While waiting on the 2019 – 2020 UEFA Women’s Champion League to kick off in August let’s practice some home-cooked meals for the family get together celebrations. The only thing better than discussing ball techniques, goalies’ skills and women’s ability to slide tackle in a soccer match, is addressing this over a piping hot, crispy, pork belly roast. Many people have their age-old techniques of getting the crackling super crispy, but after some research, the following seems to be the best foolproof way.
- 1kg pork belly, fat scored carefully at 1cm intervals without cutting into the meat
- 1 tbsp oil, extra virgin olive oil or organic coconut oil for the health-conscious
- 1 tbsp coarsely ground salt
- Freshly ground peppe
Firstly, remove the packaging from around your roast and dry it completely and deeply score the rind. If you aren’t sure exactly how to score the fat, most butchers would be happy to oblige. If time allows, it is preferable to leave them uncovered, scored roast in the fridge for at least an hour, longer would be better and overnight would be best, but don’t panic if this is not possible, this method aids in drying out the rind more helping the crackling process along.
Once you are ready to cook your roast, put it in the sink on a wire grid and pour a kettle of boiling water over the fat, make sure it is thoroughly dry after this by patting it with a paper towel. Now it is time to massage the roast with the oil and salt; salt also boosts the crackling process by drawing liquid out of the fat, so make sure the mix breaches the scoring.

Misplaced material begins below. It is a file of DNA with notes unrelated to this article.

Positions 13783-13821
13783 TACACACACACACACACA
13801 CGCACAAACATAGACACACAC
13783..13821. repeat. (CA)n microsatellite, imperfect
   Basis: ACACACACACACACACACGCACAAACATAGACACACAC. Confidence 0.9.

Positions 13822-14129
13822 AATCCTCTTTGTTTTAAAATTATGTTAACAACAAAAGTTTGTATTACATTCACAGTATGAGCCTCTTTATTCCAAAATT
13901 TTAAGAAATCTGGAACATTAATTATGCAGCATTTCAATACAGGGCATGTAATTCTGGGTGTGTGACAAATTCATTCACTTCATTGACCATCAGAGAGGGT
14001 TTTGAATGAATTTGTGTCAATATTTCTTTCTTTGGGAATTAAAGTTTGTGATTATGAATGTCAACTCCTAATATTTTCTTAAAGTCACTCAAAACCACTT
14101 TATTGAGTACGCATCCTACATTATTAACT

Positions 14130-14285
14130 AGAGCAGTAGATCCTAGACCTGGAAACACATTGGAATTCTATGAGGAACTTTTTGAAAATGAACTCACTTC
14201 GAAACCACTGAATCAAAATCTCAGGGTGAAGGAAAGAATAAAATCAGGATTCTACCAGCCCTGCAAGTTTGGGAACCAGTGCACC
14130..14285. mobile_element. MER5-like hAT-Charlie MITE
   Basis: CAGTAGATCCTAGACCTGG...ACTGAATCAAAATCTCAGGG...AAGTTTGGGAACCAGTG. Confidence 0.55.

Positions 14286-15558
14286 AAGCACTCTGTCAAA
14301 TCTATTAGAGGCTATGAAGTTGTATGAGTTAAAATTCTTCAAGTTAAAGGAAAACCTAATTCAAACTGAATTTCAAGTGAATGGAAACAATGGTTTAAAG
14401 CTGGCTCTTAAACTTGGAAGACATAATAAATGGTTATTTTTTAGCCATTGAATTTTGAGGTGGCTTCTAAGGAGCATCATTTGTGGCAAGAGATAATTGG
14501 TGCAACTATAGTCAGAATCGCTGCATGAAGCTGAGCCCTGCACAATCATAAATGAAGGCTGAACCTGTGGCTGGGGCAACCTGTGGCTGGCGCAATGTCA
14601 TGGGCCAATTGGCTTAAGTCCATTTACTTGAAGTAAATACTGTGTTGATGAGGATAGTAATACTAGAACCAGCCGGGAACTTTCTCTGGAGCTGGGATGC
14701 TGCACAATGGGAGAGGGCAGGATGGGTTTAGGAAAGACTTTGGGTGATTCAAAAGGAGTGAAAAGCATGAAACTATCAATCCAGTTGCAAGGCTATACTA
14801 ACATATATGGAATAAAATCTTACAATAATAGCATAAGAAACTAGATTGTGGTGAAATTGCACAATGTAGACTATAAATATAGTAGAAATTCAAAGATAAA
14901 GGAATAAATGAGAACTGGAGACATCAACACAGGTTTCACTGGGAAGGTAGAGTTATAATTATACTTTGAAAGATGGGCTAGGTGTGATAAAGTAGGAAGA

Put the roast in a baking tray on a wire rack and cook it at 240⁰ Celsius for up to 50 minutes, then turn the temperature down to 180⁰ Celsius for a further 25 minutes. When the roast is finished cooking, let it rest for 10 minutes, then carve and serve.
If you don’t have apple sauce, you can make a delicious gravy from the drippings of the roast by adding some water and a teaspoon of corn-starch or a tablespoon or white onion soup, continuously stirring over medium heat until the lumps are gone and the gravy is your desired consistency.
- Brussels sprouts – Roasted until crispy golden brown, an earthy compliment
- Butternut squash – Roasted alongside your pork, it’s soft sweetness will balance the rich roast
- Wholegrains – Steamed brown rice will give you starch without the heaviness of mashed potatoes
- Red wine – A medium-bodied red for an Italian styled pork roast or a warm red for winter pork roast
- White wine – A Chenin blanc from South Africa will hold its own with the richness of the pork
- Cider – As pork pairs with apples, this would be an obvious match, go for the drier selection of ciders.